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Biochemistry. 1994 Jan 11;33(1):340-7.

RNA displacement pathways during transcription from synthetic RNA-DNA bubble duplexes.

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Department of Chemistry, University of Oregon, Eugene 97403.


Previously [Daube, S.S., & von Hippel, P.H. (1992) Science 258, 1320] we have shown that functional transcription elongation complexes can be formed by adding ribonucleotide triphosphates, Mg2+, and either Escherichia coli or T7 RNA polymerase to synthetic RNA-DNA bubble-duplex constructs. Here these observations are extended to show that the RNA transcripts synthesized from these bubble-duplex constructs are properly displaced from the DNA template during transcription. Some details of the displacement process differ between the polymerases tested. Thus the transcript is fully and processively displaced in the course of T7 polymerase-catalyzed synthesis from the bubble-duplex constructs, while the presence of a large excess of an RNA (or DNA) oligomer complementary to the DNA template sequence within the "permanent" DNA bubble is required to attain complete displacement of the nascent RNA from the construct during synthesis with the core E. coli enzyme. In addition, a correlation is shown between proper RNA displacement and the achievement of full-length transcript synthesis. We conclude that both the T7 polymerase and the E. coli core enzyme actively displace the nascent transcript during elongation and that the requirement for an RNA trap with the E. coli enzyme reflects its slower rate of synthesis. This suggests that these experiments may provide insight into the relative rates of transcript elongation and secondary structure formation within the nascent RNA in elongation and termination. By use of the RNA oligomer trap methodology, multiple rounds of transcript synthesis should be achievable on these bubble-duplex constructs with any polymerase.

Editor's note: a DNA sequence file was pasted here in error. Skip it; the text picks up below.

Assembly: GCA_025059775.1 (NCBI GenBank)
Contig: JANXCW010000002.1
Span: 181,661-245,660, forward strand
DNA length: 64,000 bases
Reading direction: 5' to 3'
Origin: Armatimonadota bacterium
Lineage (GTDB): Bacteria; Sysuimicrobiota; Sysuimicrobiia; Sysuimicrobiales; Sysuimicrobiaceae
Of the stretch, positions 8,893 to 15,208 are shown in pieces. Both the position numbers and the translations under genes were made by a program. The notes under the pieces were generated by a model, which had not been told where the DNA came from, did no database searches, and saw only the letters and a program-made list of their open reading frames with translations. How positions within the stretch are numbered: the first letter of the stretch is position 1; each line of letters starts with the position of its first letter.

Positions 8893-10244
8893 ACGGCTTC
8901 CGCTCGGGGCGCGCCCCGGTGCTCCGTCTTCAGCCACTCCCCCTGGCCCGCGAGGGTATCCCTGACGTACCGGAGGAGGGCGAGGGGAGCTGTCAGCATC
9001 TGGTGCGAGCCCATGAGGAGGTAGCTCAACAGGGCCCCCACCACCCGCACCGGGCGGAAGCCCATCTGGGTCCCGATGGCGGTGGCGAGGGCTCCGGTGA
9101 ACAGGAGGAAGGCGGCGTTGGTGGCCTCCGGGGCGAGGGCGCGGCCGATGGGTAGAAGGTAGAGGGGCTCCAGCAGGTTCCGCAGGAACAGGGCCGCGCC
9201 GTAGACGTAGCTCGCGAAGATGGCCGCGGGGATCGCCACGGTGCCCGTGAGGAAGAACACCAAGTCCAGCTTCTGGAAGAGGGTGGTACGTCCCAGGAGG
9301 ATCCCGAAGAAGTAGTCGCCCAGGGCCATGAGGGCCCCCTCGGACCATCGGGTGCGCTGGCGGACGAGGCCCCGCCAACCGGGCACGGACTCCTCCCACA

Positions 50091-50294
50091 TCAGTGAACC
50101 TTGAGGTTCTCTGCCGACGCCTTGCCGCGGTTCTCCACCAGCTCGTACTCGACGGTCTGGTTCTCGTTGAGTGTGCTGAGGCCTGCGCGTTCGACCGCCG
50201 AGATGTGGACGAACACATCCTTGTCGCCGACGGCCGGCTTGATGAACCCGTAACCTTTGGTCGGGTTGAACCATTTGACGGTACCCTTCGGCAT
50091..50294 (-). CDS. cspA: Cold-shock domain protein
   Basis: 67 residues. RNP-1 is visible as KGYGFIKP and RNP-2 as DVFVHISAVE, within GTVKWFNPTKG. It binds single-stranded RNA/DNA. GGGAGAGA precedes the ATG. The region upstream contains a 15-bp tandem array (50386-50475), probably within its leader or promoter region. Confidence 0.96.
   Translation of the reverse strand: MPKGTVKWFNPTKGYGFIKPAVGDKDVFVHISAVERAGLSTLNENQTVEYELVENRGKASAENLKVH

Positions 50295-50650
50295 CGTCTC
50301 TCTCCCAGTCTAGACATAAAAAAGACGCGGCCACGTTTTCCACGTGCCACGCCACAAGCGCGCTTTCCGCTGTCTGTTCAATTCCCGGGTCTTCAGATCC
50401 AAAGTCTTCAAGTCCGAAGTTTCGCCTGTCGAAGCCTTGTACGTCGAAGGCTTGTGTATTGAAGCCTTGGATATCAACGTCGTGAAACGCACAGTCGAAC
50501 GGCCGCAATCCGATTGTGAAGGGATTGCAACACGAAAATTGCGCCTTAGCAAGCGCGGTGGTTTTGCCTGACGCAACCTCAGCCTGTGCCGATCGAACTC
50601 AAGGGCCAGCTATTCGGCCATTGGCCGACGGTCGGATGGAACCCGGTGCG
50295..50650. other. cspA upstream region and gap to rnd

[Indexed for MEDLINE]

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